One afternoon, Arwa was on her way back home from dabke practice when she saw many people standing outside her aunt’s house, some were shouting, mostly women, elderly and children. She ran and squeezed through the crowd into the house. There she saw a dozen or more Israeli occupation soldiers; some were standing at the entrance pointing their guns at the neighbours gathered outside, others were shouting at her aunt, her cousins and some women, and in a corner she saw some five or six soldiers surrounding one of her cousins. Her 16 years old cousin was handcuffed and two soldiers were kicking him while one kept slapping him and another was hitting with his rifle butt. His mother, sisters and a dozen other women were trying to free him; some tried talking calmly to the soldiers, begging them to let him go. “He is just a child! Why are you taking him? He was here at home all day!” Others were yelling at the soldiers, telling them they are monsters, who beat and kidnap little children, too cowardly to confront men so they beat little children. “What if this was your child? Would you treat your child like this?!” screamed someone. And as the occupation soldiers, armed from top to bottom, dragged her cousin away from the house and while the women still held on to him, still pleading with the soldiers, shouting at them, Arwa rushed and clung to her cousin’s leg. She shouted at the soldiers: “leave him, go away, leave us, this is our home, this is our country!” she shouted and screamed at the soldiers, kicked at their feet, but not one minute did she fear them or their machine guns. One soldier kicked her away, she stood up and ran to cling again to her cousin. She wasn’t afraid, she felt strong, powerful.

That night, when it was time to sleep, Arwa begged her mother to keep the lights on. “But I heard you were brave today, you tried to protect your cousin, you didn’t fear the soldiers”. Arwa wrapped the blanket around her and said: “Yamma, I don’t fear them during the day … and their guns and bullets don’t scare me. But they come at night, while we are sleeping, while we are unaware, I fear them when they come while we sleep and can’t defend ourselves.” Her mother looked at her, she understood what Arwa was talking about, how she felt, she herself often prayed before falling asleep that her family be spared the next air raid, that they survive the night, that they should be spared being buried alive under their shelled house. “We will always protect you, your strength will protect you, your courage will protect you.” Arwa hugged her mother: “Yamma, I want to sleep at night without bullets, without helicopters or tanks, I want to sleep and not wonder if I will wake up in the morning or if you will still be there or if our house will still be there. I want to sleep and dream of friends who are not killed or who are not in wheel chair, I want to sleep and dream of classrooms that are not bombed and desks that are not full of blood. I want to sleep and dream of you and papa and my sisters packing our bags and leaving this refugee camp and going back to our village and rebuilding my grandfather’s house. We promised him that!”. Arwa’s mother hugged her tightly and kissed her forehead. She knows that the day will come when Arwa will no longer fear the night, will no longer fear the darkness, will face it and face the armed monsters who are too cowardly to face us in the daylight so they come at night while we sleep. And until that day comes, she will continue to sing for Arwa until she sleeps:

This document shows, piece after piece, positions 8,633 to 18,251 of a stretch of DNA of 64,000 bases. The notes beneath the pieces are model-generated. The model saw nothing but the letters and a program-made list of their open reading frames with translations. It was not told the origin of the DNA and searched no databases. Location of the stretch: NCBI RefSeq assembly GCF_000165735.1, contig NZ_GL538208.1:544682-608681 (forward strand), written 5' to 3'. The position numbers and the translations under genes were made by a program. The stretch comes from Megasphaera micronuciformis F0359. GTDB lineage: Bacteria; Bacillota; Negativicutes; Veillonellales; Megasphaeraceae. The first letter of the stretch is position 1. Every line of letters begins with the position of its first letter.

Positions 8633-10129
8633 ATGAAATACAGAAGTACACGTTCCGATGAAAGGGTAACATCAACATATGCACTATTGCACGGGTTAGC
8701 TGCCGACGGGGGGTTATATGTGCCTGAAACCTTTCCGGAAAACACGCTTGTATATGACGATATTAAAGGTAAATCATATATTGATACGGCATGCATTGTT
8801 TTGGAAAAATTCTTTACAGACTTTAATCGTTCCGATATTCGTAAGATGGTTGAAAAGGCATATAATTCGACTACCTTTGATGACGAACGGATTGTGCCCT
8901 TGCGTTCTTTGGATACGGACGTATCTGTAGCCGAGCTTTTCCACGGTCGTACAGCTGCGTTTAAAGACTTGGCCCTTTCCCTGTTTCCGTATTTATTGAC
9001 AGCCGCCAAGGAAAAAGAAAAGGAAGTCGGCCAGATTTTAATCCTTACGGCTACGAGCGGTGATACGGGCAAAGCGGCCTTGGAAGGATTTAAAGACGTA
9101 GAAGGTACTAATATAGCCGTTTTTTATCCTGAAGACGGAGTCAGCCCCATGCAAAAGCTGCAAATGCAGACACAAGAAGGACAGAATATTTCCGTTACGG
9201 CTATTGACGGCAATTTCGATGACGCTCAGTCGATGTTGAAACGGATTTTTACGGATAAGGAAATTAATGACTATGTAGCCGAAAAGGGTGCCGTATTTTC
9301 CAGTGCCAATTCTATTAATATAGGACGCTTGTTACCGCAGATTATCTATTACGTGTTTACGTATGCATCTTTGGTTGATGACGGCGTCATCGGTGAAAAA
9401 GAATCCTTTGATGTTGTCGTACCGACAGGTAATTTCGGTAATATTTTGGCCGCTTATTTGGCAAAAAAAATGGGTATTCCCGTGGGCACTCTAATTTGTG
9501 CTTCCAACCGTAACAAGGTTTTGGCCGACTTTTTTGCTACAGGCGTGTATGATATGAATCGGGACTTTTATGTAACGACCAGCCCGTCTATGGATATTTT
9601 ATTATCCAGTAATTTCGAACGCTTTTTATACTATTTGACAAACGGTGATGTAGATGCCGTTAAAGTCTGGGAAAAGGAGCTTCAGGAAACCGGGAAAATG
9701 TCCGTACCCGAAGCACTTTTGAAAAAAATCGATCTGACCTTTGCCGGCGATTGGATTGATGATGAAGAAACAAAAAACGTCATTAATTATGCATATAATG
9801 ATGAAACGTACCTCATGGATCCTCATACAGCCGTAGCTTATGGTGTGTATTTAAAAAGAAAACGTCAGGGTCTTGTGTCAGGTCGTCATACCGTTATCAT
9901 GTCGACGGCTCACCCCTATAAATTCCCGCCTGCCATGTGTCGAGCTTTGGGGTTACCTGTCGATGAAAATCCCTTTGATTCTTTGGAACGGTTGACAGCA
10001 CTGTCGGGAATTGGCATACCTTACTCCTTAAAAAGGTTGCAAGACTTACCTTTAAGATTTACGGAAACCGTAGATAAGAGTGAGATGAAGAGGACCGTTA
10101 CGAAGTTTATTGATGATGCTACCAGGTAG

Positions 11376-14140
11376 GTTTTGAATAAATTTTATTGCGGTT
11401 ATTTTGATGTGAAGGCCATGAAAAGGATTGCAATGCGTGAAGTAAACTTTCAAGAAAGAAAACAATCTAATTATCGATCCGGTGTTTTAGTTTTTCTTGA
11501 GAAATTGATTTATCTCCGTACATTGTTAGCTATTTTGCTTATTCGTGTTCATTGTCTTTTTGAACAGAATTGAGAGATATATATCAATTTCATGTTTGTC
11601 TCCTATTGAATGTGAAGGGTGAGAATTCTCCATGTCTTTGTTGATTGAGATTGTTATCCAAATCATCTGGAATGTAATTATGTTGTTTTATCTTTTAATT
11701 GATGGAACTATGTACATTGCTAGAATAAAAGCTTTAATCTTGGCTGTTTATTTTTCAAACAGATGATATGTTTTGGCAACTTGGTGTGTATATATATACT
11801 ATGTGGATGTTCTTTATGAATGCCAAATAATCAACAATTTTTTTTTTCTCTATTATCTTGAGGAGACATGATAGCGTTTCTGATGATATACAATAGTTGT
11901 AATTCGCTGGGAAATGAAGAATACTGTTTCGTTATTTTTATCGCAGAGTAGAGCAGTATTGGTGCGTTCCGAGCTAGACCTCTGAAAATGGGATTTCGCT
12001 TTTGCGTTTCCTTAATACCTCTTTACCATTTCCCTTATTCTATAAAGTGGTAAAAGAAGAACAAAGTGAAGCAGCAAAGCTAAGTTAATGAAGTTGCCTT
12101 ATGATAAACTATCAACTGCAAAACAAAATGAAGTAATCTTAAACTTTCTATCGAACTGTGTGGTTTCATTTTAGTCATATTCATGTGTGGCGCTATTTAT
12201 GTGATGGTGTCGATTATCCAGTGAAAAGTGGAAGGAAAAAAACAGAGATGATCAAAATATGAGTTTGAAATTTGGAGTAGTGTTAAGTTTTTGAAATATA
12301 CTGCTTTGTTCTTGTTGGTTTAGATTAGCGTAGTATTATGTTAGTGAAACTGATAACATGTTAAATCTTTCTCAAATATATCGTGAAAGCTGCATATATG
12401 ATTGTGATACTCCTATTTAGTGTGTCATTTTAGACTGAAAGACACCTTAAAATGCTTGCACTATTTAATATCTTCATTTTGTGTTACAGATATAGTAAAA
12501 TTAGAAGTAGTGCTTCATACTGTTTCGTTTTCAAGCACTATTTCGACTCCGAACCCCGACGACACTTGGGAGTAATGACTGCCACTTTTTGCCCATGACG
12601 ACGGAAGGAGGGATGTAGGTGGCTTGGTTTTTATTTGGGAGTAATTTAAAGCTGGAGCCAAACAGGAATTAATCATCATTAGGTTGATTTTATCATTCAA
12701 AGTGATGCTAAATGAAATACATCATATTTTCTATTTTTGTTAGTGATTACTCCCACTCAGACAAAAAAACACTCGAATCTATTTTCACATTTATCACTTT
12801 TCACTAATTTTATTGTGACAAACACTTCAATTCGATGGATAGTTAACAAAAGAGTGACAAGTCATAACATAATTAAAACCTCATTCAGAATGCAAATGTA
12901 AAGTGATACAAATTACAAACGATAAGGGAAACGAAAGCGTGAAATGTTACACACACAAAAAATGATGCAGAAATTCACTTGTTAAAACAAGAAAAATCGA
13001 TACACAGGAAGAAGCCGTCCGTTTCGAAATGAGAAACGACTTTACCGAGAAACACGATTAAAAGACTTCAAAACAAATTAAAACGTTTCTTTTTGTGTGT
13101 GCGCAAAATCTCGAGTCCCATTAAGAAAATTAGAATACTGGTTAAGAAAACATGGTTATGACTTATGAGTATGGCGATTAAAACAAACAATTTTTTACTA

“Sleep, sleep, oh little one….. till we fall asleep on the mat”
“Sleep in the darkness… till the cloud passes away… and we have a great light … that shines on the whole neighbourhood”

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via Occupied Palestine from A to Z: Arwa’s Dream | My Palestine.